THE BLOG

Learning the Language of the Future

02/06/2016 17:11 | Updated 02 June 2016

It is well documented that the technology world has a problem with a shortage of skilled workers and a worrying gender divide.

Last year, women accounted for less than a fifth of the UK's IT workforce. Just 13 per cent of computer science students are female and on the Forbes list of 100 leading tech investors, only four are women. Hillary Clinton has spoken frankly on the issue. She said: "We can literally count on one hand the number of women who have actually been able to come to Silicon Valley and turn their dreams into billion-dollar businesses. We're going backward in a field that is supposed to be all about moving forward."

The number of jobs required by the technology industries is predicted to significantly exceed every other sector. By 2020, the European Commission has predicted a shortfall of 900,000 adequately skilled programmers. There is a real risk that the gender gap in the sector will only get worse unless something is done soon.

Columnist and writer Caitlin Moran observed: "If 90 per cent of coders are men, developing and owning the language of the future, women won't be part of the conversation."

The gender divide does not reflect women's real-life engagement with the digital world. Not only do women consume all types of technology and social media, but the average gamer is now a 43-year-old female and women account for 52 per cent of the UK gaming audience.

We therefore must question why there is an absence of women in the coding world. Why are they engaging with technology as consumers but not studying creative computing courses or applying for jobs in the technology industries? We hear a lot about the stigma associated with coding, the lack of female role models and the way parents raise their children in a gender stereotypical way which fails to introduce their daughters to computing.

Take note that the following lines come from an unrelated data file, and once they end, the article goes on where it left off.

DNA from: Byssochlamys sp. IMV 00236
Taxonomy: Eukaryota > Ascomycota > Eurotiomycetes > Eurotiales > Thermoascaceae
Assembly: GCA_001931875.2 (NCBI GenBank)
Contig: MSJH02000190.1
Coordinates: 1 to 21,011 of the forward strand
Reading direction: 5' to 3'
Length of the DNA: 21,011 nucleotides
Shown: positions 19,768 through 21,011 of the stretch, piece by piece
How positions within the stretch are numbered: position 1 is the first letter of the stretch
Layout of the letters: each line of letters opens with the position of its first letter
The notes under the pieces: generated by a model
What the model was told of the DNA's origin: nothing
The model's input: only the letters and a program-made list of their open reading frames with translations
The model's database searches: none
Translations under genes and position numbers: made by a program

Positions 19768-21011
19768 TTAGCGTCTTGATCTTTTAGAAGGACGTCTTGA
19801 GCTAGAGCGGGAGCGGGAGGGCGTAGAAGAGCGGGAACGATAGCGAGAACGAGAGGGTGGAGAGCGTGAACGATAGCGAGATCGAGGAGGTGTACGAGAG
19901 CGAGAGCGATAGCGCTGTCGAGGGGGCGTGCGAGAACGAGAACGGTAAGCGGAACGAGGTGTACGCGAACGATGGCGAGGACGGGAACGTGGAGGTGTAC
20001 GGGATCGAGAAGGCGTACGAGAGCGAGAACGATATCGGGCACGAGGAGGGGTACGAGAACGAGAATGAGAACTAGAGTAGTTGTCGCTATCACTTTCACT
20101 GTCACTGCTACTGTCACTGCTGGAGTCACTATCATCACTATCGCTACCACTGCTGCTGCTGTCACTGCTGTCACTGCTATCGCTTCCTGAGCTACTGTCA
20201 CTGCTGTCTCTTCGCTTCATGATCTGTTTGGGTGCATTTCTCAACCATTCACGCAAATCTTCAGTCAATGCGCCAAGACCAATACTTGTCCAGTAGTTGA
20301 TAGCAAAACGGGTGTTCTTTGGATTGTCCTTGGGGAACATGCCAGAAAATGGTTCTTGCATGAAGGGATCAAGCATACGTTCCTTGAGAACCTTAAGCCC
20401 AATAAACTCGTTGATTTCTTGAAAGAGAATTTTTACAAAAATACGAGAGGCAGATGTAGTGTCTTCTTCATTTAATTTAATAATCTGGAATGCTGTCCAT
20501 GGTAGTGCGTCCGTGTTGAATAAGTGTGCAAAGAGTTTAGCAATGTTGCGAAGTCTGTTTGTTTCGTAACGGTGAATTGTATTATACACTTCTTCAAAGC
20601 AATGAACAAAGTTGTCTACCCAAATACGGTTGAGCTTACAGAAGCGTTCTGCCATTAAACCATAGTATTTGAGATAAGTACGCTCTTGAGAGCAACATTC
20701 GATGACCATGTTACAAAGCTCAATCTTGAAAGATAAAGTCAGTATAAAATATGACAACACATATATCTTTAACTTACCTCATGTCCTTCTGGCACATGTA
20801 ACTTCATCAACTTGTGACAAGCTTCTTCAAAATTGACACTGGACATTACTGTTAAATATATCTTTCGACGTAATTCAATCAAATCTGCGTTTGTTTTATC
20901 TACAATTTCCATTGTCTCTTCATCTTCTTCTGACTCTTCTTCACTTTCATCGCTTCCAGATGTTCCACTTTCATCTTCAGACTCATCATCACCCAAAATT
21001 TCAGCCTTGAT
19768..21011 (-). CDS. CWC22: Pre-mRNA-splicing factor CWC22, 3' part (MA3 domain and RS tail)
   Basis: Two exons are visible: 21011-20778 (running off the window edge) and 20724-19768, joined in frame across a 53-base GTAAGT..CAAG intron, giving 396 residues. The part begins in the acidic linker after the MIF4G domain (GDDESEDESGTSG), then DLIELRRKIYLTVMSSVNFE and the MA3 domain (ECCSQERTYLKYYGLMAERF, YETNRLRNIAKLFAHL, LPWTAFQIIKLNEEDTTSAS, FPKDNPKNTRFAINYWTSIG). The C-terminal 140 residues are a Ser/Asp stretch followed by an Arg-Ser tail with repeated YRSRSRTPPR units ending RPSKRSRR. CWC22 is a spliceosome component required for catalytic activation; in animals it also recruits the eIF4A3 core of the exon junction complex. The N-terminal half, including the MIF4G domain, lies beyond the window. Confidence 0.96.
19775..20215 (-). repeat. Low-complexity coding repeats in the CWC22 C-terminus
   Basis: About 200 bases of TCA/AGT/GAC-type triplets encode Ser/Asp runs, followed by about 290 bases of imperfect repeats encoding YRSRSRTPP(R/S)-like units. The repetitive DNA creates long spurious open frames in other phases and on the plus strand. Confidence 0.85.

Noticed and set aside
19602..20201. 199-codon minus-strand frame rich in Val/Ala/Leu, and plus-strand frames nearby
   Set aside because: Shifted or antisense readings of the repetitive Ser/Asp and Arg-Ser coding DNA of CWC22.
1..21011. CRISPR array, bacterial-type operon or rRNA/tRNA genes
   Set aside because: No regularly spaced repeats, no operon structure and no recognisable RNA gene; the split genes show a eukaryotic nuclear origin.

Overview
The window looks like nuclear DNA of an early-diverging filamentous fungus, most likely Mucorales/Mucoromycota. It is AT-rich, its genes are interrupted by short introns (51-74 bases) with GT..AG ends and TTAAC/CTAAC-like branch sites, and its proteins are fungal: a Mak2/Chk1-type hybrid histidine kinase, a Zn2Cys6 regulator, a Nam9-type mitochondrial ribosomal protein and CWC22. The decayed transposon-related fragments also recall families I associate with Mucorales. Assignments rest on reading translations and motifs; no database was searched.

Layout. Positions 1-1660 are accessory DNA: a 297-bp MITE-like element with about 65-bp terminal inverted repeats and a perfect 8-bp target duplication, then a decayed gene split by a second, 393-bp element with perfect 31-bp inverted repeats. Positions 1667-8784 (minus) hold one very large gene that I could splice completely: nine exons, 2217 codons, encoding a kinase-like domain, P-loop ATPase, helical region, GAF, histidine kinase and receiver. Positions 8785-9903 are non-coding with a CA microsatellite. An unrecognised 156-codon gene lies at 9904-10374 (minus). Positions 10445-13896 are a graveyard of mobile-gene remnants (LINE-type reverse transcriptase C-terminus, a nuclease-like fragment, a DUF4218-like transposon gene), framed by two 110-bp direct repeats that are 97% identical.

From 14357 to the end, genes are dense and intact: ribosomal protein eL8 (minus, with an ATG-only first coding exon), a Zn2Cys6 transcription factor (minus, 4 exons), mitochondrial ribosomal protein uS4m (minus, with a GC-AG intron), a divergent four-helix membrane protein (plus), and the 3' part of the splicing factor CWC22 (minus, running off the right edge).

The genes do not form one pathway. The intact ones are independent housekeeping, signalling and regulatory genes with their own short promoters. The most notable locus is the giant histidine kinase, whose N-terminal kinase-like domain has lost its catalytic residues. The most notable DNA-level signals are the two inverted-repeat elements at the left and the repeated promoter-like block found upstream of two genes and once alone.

The disparity doesn't make sense and I believe is dangerous in the long term. Women are the world's most powerful consumers, and make up half the potential workforce. Women need to arm themselves for employment in a digital world or risk being side-lined from the future jobs market.

The lack of women entering the computing or coding sectors is part of a larger trend - girls are on a par with boys throughout school, but when it comes to studying science, technology, engineering and maths at university, there is a decline.

At Bath Spa University we are championing gender parity in education through our campaign, #ThisGirlCodes. Launched to inspire and encourage more young women to enter the technology industry, the project addresses the many myths that surround this traditionally male-dominated sector.

We are showcasing women who are currently working or studying in areas such as coding and software development with the aim of inspiring the next generation of coders, animators and game makers. We want women to see that it's not just a job for maths graduates, but more akin to learning a creative language.

Women need to realise that coding will provide a gateway into today's job market and that without it, they could be increasingly marginalised. We need to support women as they enter the industry, providing mentors and role models so female coders don't become disillusioned or lost as they break new ground.

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